On a side note, for those of you who have worked in thrift stores, I've always wondered what their policies are on cleanliness. What if the clothes are clean but have been sitting in the closet for a while? Are we expected to "freshen" them up before we donate? And what about smoking homes? I don't smoke, but I have a relative who does. I presume smoky clothing would automatically get tossed, even if clean? I've just always been curious.
it's not the responsibility of the donator to clean the stuff. The person who is buying it (receiving it) should clean it. I'm not poor or homeless, I do thrift store shop and I ALWAYS wash the items as soon as I get home … no matter if they smell clean or not.
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Old 03-08-2019, 10:15 AM
 
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Quote:
Originally Posted by fleetiebelle View Post
A lot of people will scour thrift stores for vintage stuff, though. I have a friend who'd pay top dollar for real 70s clothing in good condition.

I recently donated a jacket that was in good condition other than a button had fallen off. I never got around to reattaching the button, so I safety-pinned it to the placket and put the jacket in the donation bag. In a perfect world, someone could have seen the jacket and thought, "score! Some dummy was too lazy to sew a button on!" (guilty as charged,) but I fear the whole thing was probably put in the dumpster.
People who are handy with the sewing machine could work wonders on virtually any type of clothing. It's so sad how much stuff just gets tossed … when they could just be repurposed into something beautiful. Admittedly I'm not that type of person … but my friend is amazing @ that type of stuff.
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Old 03-08-2019, 10:23 AM
 
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Quote:
Originally Posted by Ceece View Post
I only donate good stuff, things I could sell on ebay if I cared to spend time doing it. I actually buy things on ebay for myself because other people do take the time.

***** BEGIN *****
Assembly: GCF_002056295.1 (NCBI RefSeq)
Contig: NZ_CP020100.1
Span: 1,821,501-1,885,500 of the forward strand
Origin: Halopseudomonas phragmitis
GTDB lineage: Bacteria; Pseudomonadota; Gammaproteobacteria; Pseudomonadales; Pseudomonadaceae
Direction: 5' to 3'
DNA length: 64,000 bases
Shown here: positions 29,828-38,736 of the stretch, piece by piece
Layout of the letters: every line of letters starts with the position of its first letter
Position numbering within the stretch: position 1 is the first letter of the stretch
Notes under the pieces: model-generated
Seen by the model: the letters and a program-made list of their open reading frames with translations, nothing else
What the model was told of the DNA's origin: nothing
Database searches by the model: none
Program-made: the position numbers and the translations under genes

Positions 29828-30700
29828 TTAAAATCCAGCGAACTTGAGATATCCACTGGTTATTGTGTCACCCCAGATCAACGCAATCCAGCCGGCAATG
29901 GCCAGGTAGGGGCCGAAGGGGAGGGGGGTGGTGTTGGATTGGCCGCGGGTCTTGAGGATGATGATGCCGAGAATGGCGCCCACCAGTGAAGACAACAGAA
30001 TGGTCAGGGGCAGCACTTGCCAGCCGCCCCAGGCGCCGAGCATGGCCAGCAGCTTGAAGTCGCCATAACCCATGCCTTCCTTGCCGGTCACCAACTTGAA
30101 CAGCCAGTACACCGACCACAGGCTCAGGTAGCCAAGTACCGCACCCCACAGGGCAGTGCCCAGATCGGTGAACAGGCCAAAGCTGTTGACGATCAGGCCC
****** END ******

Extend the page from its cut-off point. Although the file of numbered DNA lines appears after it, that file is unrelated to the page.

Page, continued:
You have to understand that everything you drop off or put in bins gets sorted by real people so the craap will end up in the trash heap and the good stuff will be put up for sale somewhere or donated to another organization where the process is repeated.
Ebay is amazing! Between that and Poshmark, I rarely buy anything 'new' anymore.


I got my wedding dress on Ebay for $400 … David's bridal wanted 3x the price and the dress was a 2 year old style.
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Old 03-08-2019, 10:25 AM
 
8,587 posts, read 12,928,811 times
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Quote:
Originally Posted by PriscillaVanilla View Post
I read that t-shirts contribute to a lot of the clothing waste that is in landfills, just t-shirts alone. And I can see why, almost every activity these days requires some kind of t-shirt, especially kid's activities. I get tired of buying a shirt for every single activity my child does, she has something like 30 of these in her closet right now. Field day, school, gymnastics, VBS, girl scout t-shirts, almost all of these were required purchases. And it's harder to donate these or re-sell them because of the logos on them.
5K's give out t-shirts too. Usually you pay to run and the $$ goes to an organization (ie. Autism Speaks etc) and you get a t-shirt from it. I never wear any of those shirts, it's so wasteful.
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Old 03-08-2019, 11:48 AM
 
211 posts, read 312,531 times
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Quote:
Originally Posted by PriscillaVanilla View Post
The employees can buy items. What they can't do, per Goodwill policy, is reserve items for themselves so that customers can't ever have access to purchase them. This has been explained already.
It still does not bother me whatsoever.
If the employees can use my discard in any ways, it is ok by me.
Most of the people working in my thrift store, are people in need of a break or volunteers.
I can’t think of anybody more deserving, ymmv.